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Loudon Zoning Board approves speedway variances for music fest

  • Scenes from New Hampshire Motor Speedway in Loudon on Saturday, Sept. 23, 2017. (ELIZABETH FRANTZ / Monitor staff) Elizabeth Frantz



Monitor staff
Thursday, September 28, 2017

The Loudon Zoning Board of Adjustment voted unanimously Thursday to grant New Hampshire Motor Speedway the variances it needs to hold a three-day country music festival next summer.

The country music festival would be promoted by Live Nation, a global entertainment company headquartered in Beverly Hills, Calif. The speedway estimates it would bring 20,000 visitors in August 2018.

The application was passed with the special conditions that the festival be a three-day annual concert, with acts solely running from 2 to 10 p.m., occurring between June 1 and Sept. 1. Participants would be allowed to stay on the speedway grounds for a maximum of four nights – Thursday through Sunday.

The board approved variances to allow camping and tenting in conjunction with the festival. It also approved the speedway’s application for a special exception to hold the concert on its property, which the town identifies as a “recreational facility.”

Before the ZBA made its decision, the public was asked to offer new testimony to build on what was provided at the prior hearing Aug. 24, which went on for more than four hours.

Hilary Nelson of Canterbury said she lives a mile and half away from the speedway and is kept up at night with race-weekend noise.

“If it was that bad for me, I can’t imagine what it was like for people who live closer,” she said.

Joe Brown, who does live next to the speedway, described it as “invasive.”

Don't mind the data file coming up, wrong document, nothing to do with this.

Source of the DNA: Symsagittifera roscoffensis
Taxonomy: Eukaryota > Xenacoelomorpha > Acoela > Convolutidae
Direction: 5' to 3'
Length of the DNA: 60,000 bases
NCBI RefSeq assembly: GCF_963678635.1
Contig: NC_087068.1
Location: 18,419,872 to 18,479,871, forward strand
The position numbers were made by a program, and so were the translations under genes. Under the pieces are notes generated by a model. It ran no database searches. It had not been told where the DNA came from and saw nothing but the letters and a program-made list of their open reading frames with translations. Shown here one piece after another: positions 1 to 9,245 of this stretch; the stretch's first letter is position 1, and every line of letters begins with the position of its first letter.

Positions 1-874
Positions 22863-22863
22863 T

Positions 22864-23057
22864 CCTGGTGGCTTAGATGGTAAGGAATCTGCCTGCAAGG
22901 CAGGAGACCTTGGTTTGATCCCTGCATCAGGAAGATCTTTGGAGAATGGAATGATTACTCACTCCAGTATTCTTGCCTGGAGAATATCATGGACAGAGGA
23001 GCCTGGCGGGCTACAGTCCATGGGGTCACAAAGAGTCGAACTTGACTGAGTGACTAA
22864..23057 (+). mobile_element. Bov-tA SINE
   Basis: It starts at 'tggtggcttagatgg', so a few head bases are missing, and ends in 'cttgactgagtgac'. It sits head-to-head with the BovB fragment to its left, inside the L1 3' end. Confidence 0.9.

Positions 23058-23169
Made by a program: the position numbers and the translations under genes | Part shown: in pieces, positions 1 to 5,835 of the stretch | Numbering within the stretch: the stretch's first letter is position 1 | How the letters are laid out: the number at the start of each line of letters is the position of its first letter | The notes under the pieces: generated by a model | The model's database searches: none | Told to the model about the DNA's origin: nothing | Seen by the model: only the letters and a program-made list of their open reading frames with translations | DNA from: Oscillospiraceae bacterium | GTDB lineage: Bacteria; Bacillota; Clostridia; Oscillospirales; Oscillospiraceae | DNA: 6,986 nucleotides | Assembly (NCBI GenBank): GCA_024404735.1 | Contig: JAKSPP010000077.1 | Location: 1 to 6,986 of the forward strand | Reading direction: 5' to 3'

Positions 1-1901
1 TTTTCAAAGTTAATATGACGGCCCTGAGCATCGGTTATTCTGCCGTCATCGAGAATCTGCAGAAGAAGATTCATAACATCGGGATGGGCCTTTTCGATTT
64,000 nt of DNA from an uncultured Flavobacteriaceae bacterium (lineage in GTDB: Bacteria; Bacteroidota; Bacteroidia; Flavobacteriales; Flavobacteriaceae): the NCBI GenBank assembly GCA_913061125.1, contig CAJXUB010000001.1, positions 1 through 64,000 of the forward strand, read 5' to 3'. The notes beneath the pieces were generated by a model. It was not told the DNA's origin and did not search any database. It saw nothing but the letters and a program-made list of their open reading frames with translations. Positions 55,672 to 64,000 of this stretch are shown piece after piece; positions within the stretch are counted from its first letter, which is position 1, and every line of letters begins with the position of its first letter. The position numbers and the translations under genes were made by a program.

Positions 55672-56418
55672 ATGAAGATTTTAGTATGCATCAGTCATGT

“Last weekend was a good example of what I don’t want to put up with,” he said, referencing the major race that took place in mid-September. “What I see here over the years is the old standard ... is now being aggravated. There’s only so many summer weekends that we have to enjoy – let’s not change that.”

During deliberation, board member Howard Pearl said the net result of the music festival would be “less injurious to what we currently have right now,” referencing the Speedway Motorsports Inc. announcement it will move New Hampshire’s September race to Las Vegas in 2018.

“This isn’t a minor event, but it is in comparison to what we have had,” Pearl said.

Some in opposition to the concert referenced a 1989 settlement between the speedway, the town and a group of “Concerned Racetrack Neighbors” that states the speedway “shall not permit any musical concerts of any type ... except in conjunction with racing events.”

Ned Lizotte, chairman of the Zoning Board, said that agreement was made by the Loudon Select Board, and that it would not be something he and his fellow board members would be addressing in their decision.

“You have to take that up with the selectmen,” he said. “We as a board do not have jurisdiction over that particular case.”

New Hampshire Motor Speedway General Manager and Executive President David McGrath said at the Aug. 24 meeting that the performers for the festival would be “A-list” and “top-notch” country music acts. There would be four to six acts per day.

In a statement Thursday, McGrath said the ZBA’s decision is “terrific news for music fans, local business and for tourism in the Capitol Region.”

“We deeply value our relationship with the people of Loudon and surrounding communities and thank the members of the Loudon Zoning Board for their support” he said. “A recent impact study concludes the country music festival will have an overwhelmingly positive economic impact on the region.”